Review (From a distance): The Picture of Dorian Gray

In the year since theatre buildings were forced to closed their doors to audiences, the Barn Theatre in Cirencester has tirelessly been putting out new and exciting digital work. On the anniversary of the closure announcement, they released their latest digital co-production with Lawrence Batley Theatre, New Wolsey Theatre, Oxford Playhouse and Theatr Clwyd From the creative team behind What a Carve Up!, The Picture of Dorian Gray is a lockdown-inspired, 21st century take on the Oscar Wilde classic which sees the narcissistic Victorian protagonist become a modern day social media star.

A cautionary tale about the dark side of social media, it’s a compelling production which is in some places quite difficult to watch. The cleverness of the concept is probably best appreciated by those with some knowledge of the original storyline which sees Dorian Gray sell his soul in return for eternal beauty as he sits for a portrait. While Wilde’s Dorian stays beautiful in the flesh as his portrait withers with every sin he commits, Henry Filloux-Bennett’s Dorian (Fionn Whitehead) is more concerned about preserving the only version of himself that matters in a social-media obsessed world. Selling his soul for a filter, he presents a perfect online image that conceals his true physical and mental decline.

Fionn Whitehead in The Picture of Dorian Gray

“to define is to limit”

Oscar Wilde, The Picture of Dorian Gray

In this new world of digital productions, it can be hard to pinpoint exactly where the boundary lies between a filmed play and a film. Like its predecessor production, The Picture of Dorian Gray sits somewhere close to that boundary. It’s not theatre as you know it but it’s definitely theatrical in style and has plenty of nods to live theatre within it. Using a similar device to What a Carve Up!, much of the story is recalled via after the event interviews, allowing plenty of exposition from Joanna Lumley’s Lady Narborough and Alfred Enoch’s hedonistic Harry Wotton as they are quizzed about the life of the infamous Dorian Gray by Stephen Fry’s rarely seen on-screen interviewer.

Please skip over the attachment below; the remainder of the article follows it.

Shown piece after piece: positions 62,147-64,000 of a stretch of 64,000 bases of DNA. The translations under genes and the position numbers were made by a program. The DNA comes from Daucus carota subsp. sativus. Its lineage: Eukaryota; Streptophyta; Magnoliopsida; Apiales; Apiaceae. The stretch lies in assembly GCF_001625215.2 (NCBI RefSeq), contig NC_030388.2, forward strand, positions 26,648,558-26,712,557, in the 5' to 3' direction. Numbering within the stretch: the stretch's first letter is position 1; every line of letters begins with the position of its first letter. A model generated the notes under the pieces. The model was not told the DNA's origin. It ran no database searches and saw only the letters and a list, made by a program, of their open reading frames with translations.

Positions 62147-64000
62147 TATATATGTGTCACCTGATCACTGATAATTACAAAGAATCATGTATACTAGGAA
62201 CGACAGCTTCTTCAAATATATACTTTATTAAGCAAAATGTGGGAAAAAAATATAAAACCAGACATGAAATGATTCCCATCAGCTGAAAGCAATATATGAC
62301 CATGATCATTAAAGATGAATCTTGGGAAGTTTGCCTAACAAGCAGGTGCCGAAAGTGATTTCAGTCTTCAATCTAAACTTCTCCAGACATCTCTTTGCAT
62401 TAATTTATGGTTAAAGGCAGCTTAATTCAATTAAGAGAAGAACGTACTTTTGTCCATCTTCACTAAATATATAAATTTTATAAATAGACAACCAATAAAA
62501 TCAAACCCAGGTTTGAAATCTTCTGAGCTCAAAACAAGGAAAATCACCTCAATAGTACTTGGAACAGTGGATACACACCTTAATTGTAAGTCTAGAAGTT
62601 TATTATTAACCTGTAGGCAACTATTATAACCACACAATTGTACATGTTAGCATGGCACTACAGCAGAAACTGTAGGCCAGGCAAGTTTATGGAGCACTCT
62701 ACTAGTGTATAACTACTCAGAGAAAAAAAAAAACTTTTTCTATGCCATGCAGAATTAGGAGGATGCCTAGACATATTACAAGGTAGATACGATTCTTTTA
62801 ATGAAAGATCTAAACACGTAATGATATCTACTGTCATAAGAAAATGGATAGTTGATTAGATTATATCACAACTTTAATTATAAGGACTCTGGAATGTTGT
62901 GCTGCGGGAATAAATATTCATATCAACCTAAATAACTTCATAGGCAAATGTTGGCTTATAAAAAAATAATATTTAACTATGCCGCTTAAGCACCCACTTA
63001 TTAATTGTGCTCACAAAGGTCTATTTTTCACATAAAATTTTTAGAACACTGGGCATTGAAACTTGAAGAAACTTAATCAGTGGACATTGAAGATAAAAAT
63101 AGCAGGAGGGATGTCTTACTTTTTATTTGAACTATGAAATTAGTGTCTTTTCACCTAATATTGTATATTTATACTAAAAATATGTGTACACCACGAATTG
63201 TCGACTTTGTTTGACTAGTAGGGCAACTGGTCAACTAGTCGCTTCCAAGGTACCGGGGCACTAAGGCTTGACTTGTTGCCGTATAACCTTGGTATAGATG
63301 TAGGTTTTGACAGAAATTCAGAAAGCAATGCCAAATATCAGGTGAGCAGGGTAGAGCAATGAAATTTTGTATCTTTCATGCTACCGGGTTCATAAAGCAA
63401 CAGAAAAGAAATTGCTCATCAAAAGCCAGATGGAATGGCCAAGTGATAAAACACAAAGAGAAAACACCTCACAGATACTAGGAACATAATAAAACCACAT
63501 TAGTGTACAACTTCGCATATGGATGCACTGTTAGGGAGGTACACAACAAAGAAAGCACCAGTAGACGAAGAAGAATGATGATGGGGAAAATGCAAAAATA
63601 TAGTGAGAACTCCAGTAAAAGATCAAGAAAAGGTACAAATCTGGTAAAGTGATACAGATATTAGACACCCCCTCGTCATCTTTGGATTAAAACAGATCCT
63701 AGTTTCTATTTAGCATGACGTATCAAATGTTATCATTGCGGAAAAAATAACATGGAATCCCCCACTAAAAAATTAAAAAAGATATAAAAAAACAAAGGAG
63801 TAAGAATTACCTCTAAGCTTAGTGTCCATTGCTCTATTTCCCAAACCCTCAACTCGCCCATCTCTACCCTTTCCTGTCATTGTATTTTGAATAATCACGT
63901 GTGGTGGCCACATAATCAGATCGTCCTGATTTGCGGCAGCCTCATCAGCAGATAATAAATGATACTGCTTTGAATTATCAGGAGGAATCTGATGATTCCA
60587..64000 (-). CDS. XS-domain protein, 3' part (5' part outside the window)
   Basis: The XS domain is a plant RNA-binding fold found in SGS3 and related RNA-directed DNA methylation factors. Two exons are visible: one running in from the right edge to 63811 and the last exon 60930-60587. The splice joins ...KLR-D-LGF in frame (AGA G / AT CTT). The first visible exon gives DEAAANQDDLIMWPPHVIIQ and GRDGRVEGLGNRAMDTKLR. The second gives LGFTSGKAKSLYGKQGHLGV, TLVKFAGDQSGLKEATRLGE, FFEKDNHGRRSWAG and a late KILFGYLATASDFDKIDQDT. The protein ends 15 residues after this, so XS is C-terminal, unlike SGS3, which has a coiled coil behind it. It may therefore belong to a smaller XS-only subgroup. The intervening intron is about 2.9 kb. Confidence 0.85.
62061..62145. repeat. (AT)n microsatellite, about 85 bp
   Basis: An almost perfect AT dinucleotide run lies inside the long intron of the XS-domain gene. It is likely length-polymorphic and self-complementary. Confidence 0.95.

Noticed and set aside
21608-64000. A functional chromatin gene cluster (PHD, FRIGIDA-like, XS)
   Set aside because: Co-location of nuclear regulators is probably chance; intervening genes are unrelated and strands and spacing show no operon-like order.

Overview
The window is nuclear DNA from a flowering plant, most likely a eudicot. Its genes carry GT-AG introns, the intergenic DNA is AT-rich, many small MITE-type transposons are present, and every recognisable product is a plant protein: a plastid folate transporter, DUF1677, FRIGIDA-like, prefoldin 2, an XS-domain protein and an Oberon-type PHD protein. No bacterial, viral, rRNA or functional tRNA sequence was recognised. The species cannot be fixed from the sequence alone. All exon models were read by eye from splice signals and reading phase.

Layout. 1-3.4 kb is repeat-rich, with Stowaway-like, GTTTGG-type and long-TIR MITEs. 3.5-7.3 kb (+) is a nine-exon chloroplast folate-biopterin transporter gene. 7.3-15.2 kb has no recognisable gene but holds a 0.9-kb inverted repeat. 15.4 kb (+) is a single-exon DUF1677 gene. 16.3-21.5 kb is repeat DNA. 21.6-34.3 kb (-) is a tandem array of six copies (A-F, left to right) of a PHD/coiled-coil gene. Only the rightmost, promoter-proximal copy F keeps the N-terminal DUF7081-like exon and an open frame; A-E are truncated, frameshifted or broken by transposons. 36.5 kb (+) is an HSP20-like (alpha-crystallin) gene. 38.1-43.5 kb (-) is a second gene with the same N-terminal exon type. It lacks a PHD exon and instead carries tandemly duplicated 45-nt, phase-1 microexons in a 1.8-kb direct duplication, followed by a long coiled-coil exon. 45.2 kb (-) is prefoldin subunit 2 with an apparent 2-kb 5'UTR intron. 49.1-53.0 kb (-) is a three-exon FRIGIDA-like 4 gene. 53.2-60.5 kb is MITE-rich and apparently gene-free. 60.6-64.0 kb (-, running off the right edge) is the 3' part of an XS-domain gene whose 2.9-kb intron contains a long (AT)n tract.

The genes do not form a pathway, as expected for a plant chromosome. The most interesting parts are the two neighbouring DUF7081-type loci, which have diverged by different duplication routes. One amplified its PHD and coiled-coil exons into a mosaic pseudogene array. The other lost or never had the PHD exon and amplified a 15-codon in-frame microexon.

Brilliantly directed by Tamara Harvey, it uses Covid filming restrictions to its advantage, giving us a real sense of the irony that the isolation of lockdown is the catalyst for Gray’s obsession with popularity, yet he becomes increasingly disconnected from people as his online star soars. With the interactions between characters almost always taking place via screen, it could feel disjointed, but the slick filming and video effects from Benjamin Collins make for a very impressive production. One thing that does feel a little jarring is the speed with which Dorian declares his desire to preserve his online image at all costs. It might have been more convincing had this element of the plot occurred when he had already hit the height of his fame, rather than in the early stages of a hobby vlog that seemed to be born out of boredom. The incorporation of a Covid conspiracy narrative is also a little heavy handed.

Joanna Lumley in The Picture of Dorian Gray. Credit:

Although the contemporary storyline feels slightly stretched in places, the real strength of this production is in the dark portrayals of Dorian’s doomed relationships with actor Sibyl Vane and software developer Basil Hallward (Russell Tovey). Dorian’s narcissistic approach to Sibyl freezing on stage is perhaps the standout scene of the production. It’s really quite uncomfortable viewing yet you can’t quite take your eyes off the screen. Meanwhile, the more we hear of Basil’s long-lived infatuation with Dorian, the more sinister the relationship begins to sound.

Overall, it’s an ambitious production which perhaps tries to take on one too many themes but brings it back to the core message with an apt quotation about beauty not from Oscar Wilde but Roald Dahl. Another gripping piece of digital work from this innovative creative team which we very much enjoyed. This digital Dorian Gray won’t be around forever though, so make sure you grab your ticket before his social star fades for good.

The Picture of Dorian Gray is available to watch online from 16 to 31 March 2021 Audience members receive a screening link which will activate on their booked performance date for a 48-hour period. Tickets are priced at £12 which includes both a link to the production as well as a digital programme. Closed captioning is available for all dates during the run, with audio description available from 23-31 March.

We received a complimentary press link in return for a review.

Age recommendation: 16+